Charge nurse assisting in ER...

  1. 0
    Hi, this is my first time to this board...what a great site!

    I am a charge nurse at a very small rural hospital. Our ER is staffed with one RN and a second RN to float between the ER and the ICU (one RN staffed in ICU as well). When it gets hairy in the ER, I am often called to assist. My training down there is very limited. Granted, I've assisted down there quite often in the past year...I have learned a lot! Usually, when the department is busy, I help by running for supplies, assisting with minor procedures, or checking in patients with minor complaints (colds, minor lacerations, etc.)

    Last night, I was called to assist in ER. The float nurse was out on a transer so we were short staffed to start. The ER nurse had apparently stated she felt comfortable with the situation since she knew I was her back up.

    Anyways, the ambulance came in with what was initially a R/O MI. Upon arrival, his condition was stable. He was a alert, talking, but having occasional "trance-like" unresponosive episodes. Neuro checks were unremarkable, except for the occasional unresponsive episodes. The paramedics were questioning the patient's condition, as he was fine when the wife was gone, but episodes would recurr when she reappeared (small town, everyone knows everyone, strange situation.)

    Anyway, the ER nurse was discharging a patient, so I proceeded to put him on the monitor and begin the assessment. The Dr. and the ER nurse were there within minutes to assist and remained there throughout the patient's stay.

    To help the ER nurse, I began charting on the patient's chart. To make a long story short, the patient eventually crashed and was transferred to the closest trauma center. At the end of the situation, I sat down with the ER nurse to help finish the charting and sort out the sequence of events. As it turned out, I proceeded to finish charting on the ER record (we were working on it together, her helping me with rythm identificaion, etc.) while she completed the code blue report and records.

    Looking back, *I* was the one who did all the charting on the ER record, even though I was NOT the primary RN on this patient. Now I'm concerened that should something happen to this patient, should family decide to sue (although I have no reason to believe this at present...but you never know!) *I* am going to be perceived as the primary RN. The ER nurse DID cosign the chart, but still.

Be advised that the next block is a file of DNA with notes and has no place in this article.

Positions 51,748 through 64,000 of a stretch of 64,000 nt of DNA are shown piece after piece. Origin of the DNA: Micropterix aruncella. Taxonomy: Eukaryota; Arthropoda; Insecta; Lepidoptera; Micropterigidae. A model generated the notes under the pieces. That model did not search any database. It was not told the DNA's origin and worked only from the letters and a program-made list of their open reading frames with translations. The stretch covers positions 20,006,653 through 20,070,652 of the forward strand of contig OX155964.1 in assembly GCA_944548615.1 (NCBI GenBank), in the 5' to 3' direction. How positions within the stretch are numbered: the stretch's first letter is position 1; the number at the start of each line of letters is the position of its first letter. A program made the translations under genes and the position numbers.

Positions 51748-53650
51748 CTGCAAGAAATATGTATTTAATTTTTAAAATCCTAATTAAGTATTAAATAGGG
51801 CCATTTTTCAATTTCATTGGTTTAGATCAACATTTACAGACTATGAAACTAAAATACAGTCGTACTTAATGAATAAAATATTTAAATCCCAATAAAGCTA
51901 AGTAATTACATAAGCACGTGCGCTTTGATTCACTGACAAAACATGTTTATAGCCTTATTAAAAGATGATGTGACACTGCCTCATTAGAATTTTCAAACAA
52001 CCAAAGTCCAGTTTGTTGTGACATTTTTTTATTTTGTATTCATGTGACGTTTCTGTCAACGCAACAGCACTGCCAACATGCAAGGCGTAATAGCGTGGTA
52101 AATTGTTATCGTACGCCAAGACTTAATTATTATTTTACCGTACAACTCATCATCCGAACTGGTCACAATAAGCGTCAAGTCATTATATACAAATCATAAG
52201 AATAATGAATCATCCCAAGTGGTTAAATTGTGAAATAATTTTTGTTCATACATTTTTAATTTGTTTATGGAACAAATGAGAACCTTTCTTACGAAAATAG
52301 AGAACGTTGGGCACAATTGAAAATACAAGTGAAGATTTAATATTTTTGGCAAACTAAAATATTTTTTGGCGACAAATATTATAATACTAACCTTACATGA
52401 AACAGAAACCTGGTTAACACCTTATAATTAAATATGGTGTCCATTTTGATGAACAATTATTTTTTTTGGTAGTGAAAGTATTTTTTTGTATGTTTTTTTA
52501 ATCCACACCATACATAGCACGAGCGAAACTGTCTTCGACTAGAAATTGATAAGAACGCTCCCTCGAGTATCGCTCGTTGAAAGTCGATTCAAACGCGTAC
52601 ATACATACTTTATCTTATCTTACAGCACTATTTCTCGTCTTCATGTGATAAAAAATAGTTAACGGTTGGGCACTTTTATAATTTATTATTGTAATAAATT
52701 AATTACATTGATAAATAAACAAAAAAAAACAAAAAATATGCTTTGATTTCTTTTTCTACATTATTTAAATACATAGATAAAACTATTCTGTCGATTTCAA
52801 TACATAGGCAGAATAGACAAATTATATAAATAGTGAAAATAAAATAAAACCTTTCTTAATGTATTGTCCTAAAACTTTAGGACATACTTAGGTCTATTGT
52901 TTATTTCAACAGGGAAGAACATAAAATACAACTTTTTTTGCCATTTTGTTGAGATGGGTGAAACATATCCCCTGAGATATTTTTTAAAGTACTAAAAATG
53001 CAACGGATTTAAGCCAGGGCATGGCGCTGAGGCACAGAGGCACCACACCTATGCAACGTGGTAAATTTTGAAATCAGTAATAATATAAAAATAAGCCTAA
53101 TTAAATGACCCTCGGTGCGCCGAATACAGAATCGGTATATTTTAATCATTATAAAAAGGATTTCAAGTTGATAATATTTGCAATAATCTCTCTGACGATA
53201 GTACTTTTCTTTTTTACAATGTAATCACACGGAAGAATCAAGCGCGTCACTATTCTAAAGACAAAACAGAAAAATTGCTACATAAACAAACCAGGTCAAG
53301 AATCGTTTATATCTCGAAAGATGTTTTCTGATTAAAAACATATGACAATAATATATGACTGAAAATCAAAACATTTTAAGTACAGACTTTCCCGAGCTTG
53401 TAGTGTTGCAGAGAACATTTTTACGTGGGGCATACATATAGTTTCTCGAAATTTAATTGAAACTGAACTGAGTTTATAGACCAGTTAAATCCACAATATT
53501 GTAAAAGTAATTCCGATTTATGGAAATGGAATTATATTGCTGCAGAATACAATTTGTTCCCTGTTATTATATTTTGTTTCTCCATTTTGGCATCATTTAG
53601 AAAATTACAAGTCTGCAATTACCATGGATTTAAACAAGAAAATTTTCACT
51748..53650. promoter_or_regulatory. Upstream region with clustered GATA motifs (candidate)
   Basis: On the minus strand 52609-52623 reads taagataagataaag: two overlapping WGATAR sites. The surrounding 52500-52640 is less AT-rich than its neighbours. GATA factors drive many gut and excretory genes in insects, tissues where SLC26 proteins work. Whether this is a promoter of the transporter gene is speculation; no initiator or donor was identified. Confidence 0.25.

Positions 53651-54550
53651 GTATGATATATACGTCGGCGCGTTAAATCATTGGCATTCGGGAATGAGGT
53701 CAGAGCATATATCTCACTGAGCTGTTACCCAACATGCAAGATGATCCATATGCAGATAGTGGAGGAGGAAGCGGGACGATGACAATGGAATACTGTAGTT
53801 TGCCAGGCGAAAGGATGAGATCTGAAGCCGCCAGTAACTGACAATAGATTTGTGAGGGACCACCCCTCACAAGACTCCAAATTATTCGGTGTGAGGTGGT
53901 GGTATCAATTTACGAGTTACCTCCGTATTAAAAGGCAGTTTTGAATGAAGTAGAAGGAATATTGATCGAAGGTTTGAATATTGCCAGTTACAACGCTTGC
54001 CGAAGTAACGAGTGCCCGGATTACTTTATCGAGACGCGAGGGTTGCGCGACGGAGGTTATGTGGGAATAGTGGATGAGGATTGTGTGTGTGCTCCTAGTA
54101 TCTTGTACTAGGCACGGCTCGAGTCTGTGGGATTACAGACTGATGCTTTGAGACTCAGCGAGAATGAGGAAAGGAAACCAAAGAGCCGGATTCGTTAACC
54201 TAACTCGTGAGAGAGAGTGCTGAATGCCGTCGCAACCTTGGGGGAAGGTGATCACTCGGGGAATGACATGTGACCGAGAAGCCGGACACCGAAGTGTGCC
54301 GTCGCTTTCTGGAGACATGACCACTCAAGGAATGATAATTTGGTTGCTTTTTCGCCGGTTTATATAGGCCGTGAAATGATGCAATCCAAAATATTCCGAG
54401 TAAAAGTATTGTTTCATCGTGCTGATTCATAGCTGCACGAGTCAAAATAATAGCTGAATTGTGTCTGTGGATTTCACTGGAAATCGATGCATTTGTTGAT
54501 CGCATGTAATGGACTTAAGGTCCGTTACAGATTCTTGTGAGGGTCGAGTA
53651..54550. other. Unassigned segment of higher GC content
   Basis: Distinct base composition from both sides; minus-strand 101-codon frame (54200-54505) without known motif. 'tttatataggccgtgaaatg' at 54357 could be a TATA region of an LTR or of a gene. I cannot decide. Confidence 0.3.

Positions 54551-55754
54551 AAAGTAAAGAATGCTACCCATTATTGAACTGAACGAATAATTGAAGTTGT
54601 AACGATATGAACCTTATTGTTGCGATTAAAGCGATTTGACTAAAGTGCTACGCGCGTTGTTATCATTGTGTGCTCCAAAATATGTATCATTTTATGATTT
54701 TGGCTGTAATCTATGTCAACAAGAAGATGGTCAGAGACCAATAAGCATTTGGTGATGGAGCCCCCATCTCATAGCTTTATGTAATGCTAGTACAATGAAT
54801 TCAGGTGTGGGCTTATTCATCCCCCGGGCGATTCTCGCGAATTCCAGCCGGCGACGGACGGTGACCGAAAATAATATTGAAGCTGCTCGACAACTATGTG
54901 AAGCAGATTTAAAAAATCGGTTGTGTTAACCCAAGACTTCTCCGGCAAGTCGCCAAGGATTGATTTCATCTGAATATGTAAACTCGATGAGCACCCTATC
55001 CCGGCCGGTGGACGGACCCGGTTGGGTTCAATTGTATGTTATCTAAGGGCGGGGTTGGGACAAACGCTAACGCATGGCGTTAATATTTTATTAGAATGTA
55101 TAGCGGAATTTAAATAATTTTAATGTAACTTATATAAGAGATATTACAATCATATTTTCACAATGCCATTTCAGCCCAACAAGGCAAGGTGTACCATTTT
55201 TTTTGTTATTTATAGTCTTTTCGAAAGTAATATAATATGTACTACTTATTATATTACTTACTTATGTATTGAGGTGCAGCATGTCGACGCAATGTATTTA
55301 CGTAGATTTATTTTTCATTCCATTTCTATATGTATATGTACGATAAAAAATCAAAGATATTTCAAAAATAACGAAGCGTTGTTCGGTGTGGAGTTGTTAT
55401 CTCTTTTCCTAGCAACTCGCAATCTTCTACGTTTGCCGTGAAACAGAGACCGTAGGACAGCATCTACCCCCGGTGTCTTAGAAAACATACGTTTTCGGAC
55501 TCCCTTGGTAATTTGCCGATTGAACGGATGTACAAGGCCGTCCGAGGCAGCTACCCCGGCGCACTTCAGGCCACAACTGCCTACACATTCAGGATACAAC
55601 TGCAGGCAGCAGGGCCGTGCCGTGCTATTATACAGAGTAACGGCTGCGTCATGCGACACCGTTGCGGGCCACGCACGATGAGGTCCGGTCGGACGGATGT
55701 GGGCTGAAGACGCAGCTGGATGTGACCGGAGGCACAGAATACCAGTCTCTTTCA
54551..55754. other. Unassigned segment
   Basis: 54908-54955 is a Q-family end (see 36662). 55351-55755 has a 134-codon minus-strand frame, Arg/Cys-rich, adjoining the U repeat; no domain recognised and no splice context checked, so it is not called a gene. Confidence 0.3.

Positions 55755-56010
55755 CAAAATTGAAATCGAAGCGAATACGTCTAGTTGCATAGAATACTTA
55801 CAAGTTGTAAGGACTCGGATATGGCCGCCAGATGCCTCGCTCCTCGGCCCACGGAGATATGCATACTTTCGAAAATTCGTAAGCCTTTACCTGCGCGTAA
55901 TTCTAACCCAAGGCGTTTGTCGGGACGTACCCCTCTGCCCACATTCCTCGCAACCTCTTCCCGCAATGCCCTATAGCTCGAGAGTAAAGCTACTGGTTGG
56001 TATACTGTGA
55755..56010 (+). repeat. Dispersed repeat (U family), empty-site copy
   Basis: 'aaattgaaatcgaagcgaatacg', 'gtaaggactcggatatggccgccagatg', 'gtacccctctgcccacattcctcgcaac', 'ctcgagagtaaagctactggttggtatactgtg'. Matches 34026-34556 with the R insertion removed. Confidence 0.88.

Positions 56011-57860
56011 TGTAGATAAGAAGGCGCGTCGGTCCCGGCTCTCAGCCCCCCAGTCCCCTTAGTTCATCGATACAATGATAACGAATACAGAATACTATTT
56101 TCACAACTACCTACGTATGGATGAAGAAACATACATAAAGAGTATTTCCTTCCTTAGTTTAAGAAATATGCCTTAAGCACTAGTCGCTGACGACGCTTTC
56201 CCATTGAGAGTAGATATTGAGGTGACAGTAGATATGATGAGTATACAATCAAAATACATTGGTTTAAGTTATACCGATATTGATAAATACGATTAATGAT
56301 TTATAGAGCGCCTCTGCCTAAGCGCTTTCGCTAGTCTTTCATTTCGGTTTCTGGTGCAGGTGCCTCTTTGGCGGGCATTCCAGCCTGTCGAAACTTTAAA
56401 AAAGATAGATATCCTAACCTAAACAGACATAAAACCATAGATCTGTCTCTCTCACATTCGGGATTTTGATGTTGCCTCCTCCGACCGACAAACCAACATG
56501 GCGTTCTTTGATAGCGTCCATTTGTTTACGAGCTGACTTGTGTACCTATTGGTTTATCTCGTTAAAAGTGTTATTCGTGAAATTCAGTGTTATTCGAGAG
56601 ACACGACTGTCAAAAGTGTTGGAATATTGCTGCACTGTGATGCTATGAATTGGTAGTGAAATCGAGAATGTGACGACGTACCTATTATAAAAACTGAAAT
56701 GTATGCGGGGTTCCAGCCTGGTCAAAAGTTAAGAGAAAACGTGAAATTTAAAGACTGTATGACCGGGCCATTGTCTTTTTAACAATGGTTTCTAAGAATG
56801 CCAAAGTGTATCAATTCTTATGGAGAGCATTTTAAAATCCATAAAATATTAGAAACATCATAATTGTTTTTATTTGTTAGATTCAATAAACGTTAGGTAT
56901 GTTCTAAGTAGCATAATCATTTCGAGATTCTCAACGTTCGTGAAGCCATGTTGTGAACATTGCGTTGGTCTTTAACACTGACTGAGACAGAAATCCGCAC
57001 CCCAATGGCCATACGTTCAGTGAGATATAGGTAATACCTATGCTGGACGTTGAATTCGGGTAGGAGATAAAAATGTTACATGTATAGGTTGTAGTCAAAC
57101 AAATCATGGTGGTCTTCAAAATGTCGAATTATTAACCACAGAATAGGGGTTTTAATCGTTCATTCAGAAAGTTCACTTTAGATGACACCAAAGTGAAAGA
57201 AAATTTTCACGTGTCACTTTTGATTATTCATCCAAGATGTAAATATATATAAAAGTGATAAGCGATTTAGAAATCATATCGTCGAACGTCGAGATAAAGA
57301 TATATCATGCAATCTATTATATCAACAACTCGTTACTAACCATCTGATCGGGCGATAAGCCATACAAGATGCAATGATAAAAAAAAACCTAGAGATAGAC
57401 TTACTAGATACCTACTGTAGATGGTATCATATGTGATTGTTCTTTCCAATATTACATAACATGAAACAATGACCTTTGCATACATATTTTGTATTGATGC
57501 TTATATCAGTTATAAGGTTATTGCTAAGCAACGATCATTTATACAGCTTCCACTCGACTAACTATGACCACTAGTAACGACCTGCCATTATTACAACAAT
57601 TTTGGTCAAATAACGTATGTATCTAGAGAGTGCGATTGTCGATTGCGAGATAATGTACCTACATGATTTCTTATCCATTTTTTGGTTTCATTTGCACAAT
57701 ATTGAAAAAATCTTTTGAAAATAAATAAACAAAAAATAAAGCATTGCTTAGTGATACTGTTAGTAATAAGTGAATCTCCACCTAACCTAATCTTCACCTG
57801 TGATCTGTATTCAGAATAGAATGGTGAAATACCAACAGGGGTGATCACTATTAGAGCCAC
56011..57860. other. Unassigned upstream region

Now I have this sick nagging feeling in the pit of my stomach. I wondered if anyone here might have more insight or info on situations like this?

    Thanks in advance for any thoughts you may have!
    Last edit by Mother of Hope on Oct 5, '01
  2. 3 Comments so far...

  3. 0
    This may not be your first and only worry about a litigation. This link provides a good advice from one of the contributors of this BB...

    http://allnurses.com/forums/showthre...?threadid=9724

    ________________
  4. 0
    Have been off-line a few days.

    I'm going to a work-shop tomorrow on legal issues in nursing documentation and malpractice suits in nursing. I think it'll be interesting!

    Thanks again!
  5. 0
    Well when it gets ugly, chart documentation usually is the last thing we take care of and usually (I know its wrong) we just document what happened regardless of who did it. If someone else started the IV or hung the drip, I just document it as being done and sign my name. Of course this depends on "who" was invovled.

    Could I / we be sued, sure. But the reality is if you were there, you will be there in court also. I do not ignore the legal issues and I do practice CYA, but I don't worry about it either.

    Just my opinion

    Dave


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